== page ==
UNITED NATIONS – Yeonmi Park is the name of a former slave from North Korea. She had never seen a world map. She almost starved to death. After having undergone an appendectomy at the age of 13 without anesthesia, Ms. Park recalled seeing human bodies piled up in front of the hospital, her eyes eaten by rats.
Convinced that she would die in North Korea, Ms. Park's mother fled to China, where traffickers sold her for $ 200. Two years later, after escaping through the Gobi Desert to Mongolia, Ms. Park found refuge in South Korea. She has no idea what happened to her North Korean relatives, Ms. Park said.
Woman. Park, 24, now a student at Columbia University in New York, recalled Thursday a news conference at the United Nations to publish a new survey on modern slavery – a broad term used by human rights activists, including forced labor, forced marriages and sexual exploitation
The poll, known as the Global Slavery Index, was launched five years ago by an Australian legal group called the Walk Free Foundation. Based on thousands of interviews and other research, the Index measures the extent of modern slavery and the steps taken to fight it, country by country.
The issue of the 2018 Index estimates that more than 40 million people in the world are trapped in modern slavery – including what Walk Free called a surprising number in developed nations such as the United States, France, Germany and others ,
"Given these are also the countries that take the most measures to respond to modern slavery These initiatives are in vain," says the survey. "It underlines, however, that even in countries with seemingly strong laws and systems, there are critical vulnerabilities for groups such as irregular migrants, the homeless, workers in the shadow or economic sectors and certain minorities."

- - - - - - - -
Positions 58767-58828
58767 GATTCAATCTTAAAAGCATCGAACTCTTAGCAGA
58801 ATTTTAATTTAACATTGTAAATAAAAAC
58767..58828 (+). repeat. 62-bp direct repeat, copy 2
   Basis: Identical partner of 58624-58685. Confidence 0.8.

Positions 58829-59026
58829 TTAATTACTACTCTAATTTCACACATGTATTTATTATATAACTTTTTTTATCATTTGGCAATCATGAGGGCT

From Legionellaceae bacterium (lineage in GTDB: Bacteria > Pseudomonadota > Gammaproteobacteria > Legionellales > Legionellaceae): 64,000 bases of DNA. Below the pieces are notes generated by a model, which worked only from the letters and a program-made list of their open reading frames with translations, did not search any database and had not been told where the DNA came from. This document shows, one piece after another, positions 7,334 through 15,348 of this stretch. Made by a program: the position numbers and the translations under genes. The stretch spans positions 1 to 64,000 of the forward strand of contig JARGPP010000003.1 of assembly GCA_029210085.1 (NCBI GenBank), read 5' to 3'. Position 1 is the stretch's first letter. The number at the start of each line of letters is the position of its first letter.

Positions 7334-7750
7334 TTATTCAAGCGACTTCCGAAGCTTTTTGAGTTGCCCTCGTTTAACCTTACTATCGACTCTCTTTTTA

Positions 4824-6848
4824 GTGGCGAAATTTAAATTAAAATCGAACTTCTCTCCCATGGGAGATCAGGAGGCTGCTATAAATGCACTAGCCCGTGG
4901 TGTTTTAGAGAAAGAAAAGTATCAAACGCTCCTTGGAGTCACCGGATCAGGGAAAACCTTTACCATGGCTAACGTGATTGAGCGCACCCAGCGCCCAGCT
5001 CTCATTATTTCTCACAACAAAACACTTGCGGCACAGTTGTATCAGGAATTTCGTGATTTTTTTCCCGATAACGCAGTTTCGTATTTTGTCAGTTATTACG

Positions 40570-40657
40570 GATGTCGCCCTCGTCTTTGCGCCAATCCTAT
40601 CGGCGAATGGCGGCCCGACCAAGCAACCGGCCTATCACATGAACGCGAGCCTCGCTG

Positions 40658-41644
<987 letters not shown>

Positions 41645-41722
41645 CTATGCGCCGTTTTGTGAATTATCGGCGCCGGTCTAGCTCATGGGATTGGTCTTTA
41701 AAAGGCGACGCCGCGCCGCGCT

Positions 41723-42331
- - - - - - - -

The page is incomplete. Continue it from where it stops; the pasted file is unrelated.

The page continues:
More than 400,000 people live in the United States, or one in 800, in modern slavery, according to the report. The United States is also the largest importer of what the report called "vulnerable" products, or at least in part, of forced labor workers.
These products, which are valued at least $ 354 billion, are mobile phones, computers, clothing and food such as fish and cocoa, the report said. The United States imports more than 40 percent of the total
"Modern slavery is a First World problem," said Andrew Forrest, an Australian businessman and co-founder of the Walk Free Foundation. "If you are a manager or an investor and you are not ready to take human rights into account now, you do not deserve to be a senior employee or an investor."
The survey identified North Korea as the highest prevalence of modern slavery. Of its 25 million inhabitants, about one in ten is classified as a modern slave. The North Korean state is forcing many children and adults to work in the "municipal work" without pay in agriculture, construction and road construction.
Eritrea, the isolated African nation which until recently had been at war The neighboring Ethiopia, has the second highest prevalence of modern slavery, according to the survey. Others with high rates are Burundi, the Central African Republic and Afghanistan.
Ms. Park, who cried as she reported on her own escape, called the survey "a significant step" to publicize the problem.
"These people were simply born in the wrong place and they are punished for that – their birthplace," she said.